I have had my friends’ ashes in the house for the past week and each day have been meditating with them in the room. In fact, straight in front of me. This was not a conscious act, initially. It was only once I had started, on the first day, that I realsied there was something else going on. I have sat with them for a few days and the weight has grown heavier each day, until yesterday it was too much. I could no longer continue without some kind of protection. So I am now dressed from head to toe in white, and feeling much stronger.
I placed the urn on an altar in the offife overnight and played a mantra to it for the entire evening. It is definately calmer now. I have to decide if I will put it back to continie with my practice. Strangely I am not too aware of her presence, just the tingling that goes with death.
I am 32 days into this meditation now, and am going to continue for 120 days. It is long, but good. I like the effects it is having. I feel better, clearer, more solid. Which is what it is all about. But as it is so long I am not doing much yoga. I just sit and go into the trance that is consequence of the experience.
I have always found it a very interesting topic to bring up wth people, especially in yoga classes, just before starting the deeper experience. “Do you meditate?” The reaction is rarely if ever positive, and seems to be akin to asking if you have underwear on. It engenders a state of deep shame. I have questioned myself as to whether it is the way I ask the question, or if it is because it is me asking it, and find that it is not affected positively be me asking differently or by soemone else asking. The reaction is the same all over. A shifting of position, a lowering of heads, or a stiffness. I have become quite facinated by the way most people react to the question. So much so that I have made a DVD about how to meditate. This is not to push the thing, but to have the opportunity of writing about how it was to each meditation in this way. It is not out yet, so I have no idea as to how it will be received, but thinking it through on such a specific level took a year. How to show the experience and make it tempting, engaging and fruitful. Quite a task.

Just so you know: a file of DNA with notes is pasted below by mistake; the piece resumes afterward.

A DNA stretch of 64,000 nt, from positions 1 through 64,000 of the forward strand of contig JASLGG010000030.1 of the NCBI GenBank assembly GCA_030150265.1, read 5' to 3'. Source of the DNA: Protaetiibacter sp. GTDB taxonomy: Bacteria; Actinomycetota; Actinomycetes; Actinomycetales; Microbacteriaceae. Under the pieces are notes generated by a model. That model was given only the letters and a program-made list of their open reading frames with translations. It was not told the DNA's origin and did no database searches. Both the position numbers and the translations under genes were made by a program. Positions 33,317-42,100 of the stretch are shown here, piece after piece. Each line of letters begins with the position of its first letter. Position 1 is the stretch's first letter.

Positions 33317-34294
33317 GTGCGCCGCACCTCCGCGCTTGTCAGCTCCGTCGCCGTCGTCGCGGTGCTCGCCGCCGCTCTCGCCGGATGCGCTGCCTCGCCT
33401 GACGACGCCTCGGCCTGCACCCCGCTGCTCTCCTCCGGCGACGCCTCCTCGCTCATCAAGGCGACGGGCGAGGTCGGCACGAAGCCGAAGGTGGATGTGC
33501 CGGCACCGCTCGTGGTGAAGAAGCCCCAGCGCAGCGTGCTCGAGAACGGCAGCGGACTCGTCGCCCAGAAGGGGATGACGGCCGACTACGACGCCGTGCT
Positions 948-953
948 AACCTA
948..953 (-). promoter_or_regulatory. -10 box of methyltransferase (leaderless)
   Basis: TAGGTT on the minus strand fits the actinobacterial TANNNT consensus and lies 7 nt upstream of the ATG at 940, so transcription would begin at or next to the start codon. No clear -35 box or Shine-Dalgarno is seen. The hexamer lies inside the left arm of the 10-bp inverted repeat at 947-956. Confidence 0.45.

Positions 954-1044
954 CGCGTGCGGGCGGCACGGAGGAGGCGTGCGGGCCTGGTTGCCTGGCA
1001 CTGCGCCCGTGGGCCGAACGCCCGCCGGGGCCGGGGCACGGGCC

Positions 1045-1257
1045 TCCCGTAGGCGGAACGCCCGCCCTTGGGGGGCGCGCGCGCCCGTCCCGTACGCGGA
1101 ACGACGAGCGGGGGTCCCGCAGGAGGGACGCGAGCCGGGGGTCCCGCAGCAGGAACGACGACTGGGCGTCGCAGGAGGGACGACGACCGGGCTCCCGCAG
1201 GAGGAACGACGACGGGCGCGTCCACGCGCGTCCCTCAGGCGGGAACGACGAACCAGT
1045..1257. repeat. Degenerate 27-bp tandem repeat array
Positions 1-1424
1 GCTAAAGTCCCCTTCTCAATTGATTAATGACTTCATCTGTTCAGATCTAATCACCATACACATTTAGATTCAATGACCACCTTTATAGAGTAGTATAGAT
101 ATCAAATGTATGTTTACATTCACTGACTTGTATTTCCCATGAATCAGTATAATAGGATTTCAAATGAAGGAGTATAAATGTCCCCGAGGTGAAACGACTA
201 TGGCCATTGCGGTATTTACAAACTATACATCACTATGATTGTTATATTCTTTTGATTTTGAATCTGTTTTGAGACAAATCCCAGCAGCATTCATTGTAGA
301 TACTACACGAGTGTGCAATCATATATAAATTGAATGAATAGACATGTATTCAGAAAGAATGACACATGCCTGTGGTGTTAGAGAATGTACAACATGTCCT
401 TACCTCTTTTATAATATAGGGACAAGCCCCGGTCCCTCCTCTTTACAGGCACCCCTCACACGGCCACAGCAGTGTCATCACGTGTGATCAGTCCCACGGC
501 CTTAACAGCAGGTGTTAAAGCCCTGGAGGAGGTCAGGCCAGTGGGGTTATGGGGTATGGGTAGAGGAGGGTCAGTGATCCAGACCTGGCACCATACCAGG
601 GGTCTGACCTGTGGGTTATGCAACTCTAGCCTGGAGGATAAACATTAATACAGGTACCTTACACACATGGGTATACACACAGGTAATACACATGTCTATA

I had a class of newcomers on Monday night. 5 students, none of whom had ever sat and tried to separate from their minds. I could see that the concept was interesting, but still deeply wierd; why put the mind down? It is so great, so helpful, such a tool. I wondered for a moment if we were talking about the same thing, but then, most people do seem to think the mind indispesible and the idea of letting it have a rest rather alien. I long for the moments of stillness. Nothing. Just space. I am speeding up to go and experience the peace that it carries.
My three year old has come charging through the dark house to the office, determined to talk to God with me. I will see how it goes.